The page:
The Humility in Motherhood

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I found a needed attitude of humility at Polishing the Pulpit this year. Perhaps it is summed up perfectly in my afternoon schedule. 

Every day after lunch, there were 3 sessions: a 1:30 class, a 2:30 class, and a 3:30 class. Every single day, I *really* wanted to hear at least one of those classes. But guess what after lunchtime is in our house? Naptime. And naptime is a necessary downtime for our very patient, often pushed-to-her-limit 3-year-old. And so, every day of Polishing the Pulpit, I went back to the cabin alone and put the kids down for a nap. 

I don’t tell you this so you’ll say, “Wow, what a great mommy!” I tell you this to say, wow, I needed a kick in the pants with humility and service and submission. 

I would have much rather stayed at PTP during the afternoons. I would have rather been listening to lessons and hanging out with people I never see (and really haven’t gotten to see this week!). I would have rather had some uninterrupted time to dwell on the Word. Instead, I spent the afternoons like I always do – with my kids by myself. And the first few days of this, I was kicking and screaming. I was mad about having to do it. I was mildly bitter about other people not having to miss anything and that even my husband got to stay behind (to do what I KNOW and fully believe is super important work – but rationale goes out the window when bitterness enters the scene). Frustration and resentment were hitting me hard, even during a week that was supposed to be refreshing. Funny how Satan works, huh? 

In a week designed to renew and recharge and refresh – I was none of those things. I was lamenting my role. 

And then, as the week went by and I heard lesson after lesson (from Mike Vestal in particular) about being a servant, I realized that much of my mood was my own fault. I was not looking to Jesus. Or, maybe I was looking TO Him — to offer me some sort of out— instead of looking AT Jesus and seeing Him as the greatest example there is of service and humility and submission.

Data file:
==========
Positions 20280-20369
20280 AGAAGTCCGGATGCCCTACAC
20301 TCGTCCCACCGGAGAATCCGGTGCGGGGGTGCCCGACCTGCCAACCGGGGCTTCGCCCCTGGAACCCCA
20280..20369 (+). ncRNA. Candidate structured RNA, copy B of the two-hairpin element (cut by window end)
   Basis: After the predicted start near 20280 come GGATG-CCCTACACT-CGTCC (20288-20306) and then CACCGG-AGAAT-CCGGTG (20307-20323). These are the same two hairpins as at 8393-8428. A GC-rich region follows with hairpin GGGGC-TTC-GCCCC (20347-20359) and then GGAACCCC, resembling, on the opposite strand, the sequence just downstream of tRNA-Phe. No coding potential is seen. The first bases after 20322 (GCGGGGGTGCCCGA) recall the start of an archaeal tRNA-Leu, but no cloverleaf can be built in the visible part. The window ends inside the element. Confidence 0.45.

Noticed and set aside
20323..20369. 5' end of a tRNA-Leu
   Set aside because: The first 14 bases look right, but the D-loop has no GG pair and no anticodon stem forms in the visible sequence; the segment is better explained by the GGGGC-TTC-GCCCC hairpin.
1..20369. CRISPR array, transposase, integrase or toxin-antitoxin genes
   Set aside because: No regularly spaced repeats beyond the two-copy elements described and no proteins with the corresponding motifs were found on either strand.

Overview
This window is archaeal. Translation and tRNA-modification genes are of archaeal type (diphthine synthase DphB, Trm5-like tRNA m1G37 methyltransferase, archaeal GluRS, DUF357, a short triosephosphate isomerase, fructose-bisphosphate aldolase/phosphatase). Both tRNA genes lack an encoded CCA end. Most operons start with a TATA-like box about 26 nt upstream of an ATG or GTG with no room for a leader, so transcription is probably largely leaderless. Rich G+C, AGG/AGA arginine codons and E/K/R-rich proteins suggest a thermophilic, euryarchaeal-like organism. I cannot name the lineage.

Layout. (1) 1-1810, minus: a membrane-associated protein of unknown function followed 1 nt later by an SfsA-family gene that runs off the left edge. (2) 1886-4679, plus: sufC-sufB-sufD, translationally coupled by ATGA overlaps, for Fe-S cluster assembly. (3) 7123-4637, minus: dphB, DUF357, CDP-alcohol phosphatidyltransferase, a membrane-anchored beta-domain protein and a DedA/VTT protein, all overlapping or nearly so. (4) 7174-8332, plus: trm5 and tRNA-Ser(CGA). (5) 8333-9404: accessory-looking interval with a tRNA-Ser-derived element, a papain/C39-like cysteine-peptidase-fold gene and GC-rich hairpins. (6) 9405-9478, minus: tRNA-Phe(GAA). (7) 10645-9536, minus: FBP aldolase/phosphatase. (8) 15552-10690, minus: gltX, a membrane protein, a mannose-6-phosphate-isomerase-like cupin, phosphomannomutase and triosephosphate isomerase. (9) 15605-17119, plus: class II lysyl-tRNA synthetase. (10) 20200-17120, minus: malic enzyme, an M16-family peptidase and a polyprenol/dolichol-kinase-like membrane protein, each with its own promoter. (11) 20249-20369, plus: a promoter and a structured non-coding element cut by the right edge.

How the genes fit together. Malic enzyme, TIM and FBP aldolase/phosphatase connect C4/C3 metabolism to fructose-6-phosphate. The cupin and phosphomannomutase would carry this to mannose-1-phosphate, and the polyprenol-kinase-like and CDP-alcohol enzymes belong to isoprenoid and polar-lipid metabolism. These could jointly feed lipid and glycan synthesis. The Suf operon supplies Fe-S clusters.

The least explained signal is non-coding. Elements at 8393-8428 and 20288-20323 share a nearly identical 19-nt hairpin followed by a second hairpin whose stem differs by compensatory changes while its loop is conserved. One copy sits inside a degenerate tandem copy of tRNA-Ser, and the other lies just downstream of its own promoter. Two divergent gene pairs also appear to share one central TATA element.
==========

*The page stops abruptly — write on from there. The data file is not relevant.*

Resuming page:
Jesus would likely have rather had others caring for Him in the moments before the crucifixion, but instead, He girded Himself with a towel and washed the dirty feet of 12 grown men. Jesus was teaching, even at such a critical moment in His life (and in history!), that service is important and seen as such by God. Perhaps it is why this feet-washing moment happened at this pivotal moment in human history. All eyes were on Jesus, and Jesus said – serve. 

In this season of life I’m in, it can become exhausting serving tiny people all the time. But perhaps this is a great lesson of what I’m supposed to be doing all the time. I’m supposed to be busy serving others. My life is supposed to be about putting others ahead of myself. And what better time to learn that than in the earliest days of motherhood, where a child is dependent upon you in every single way. More than anything, I want my children to see me acting like a servant and finding joy in that role. And above even that, I want my Father to see someone who feels humbled to even be a servant of His.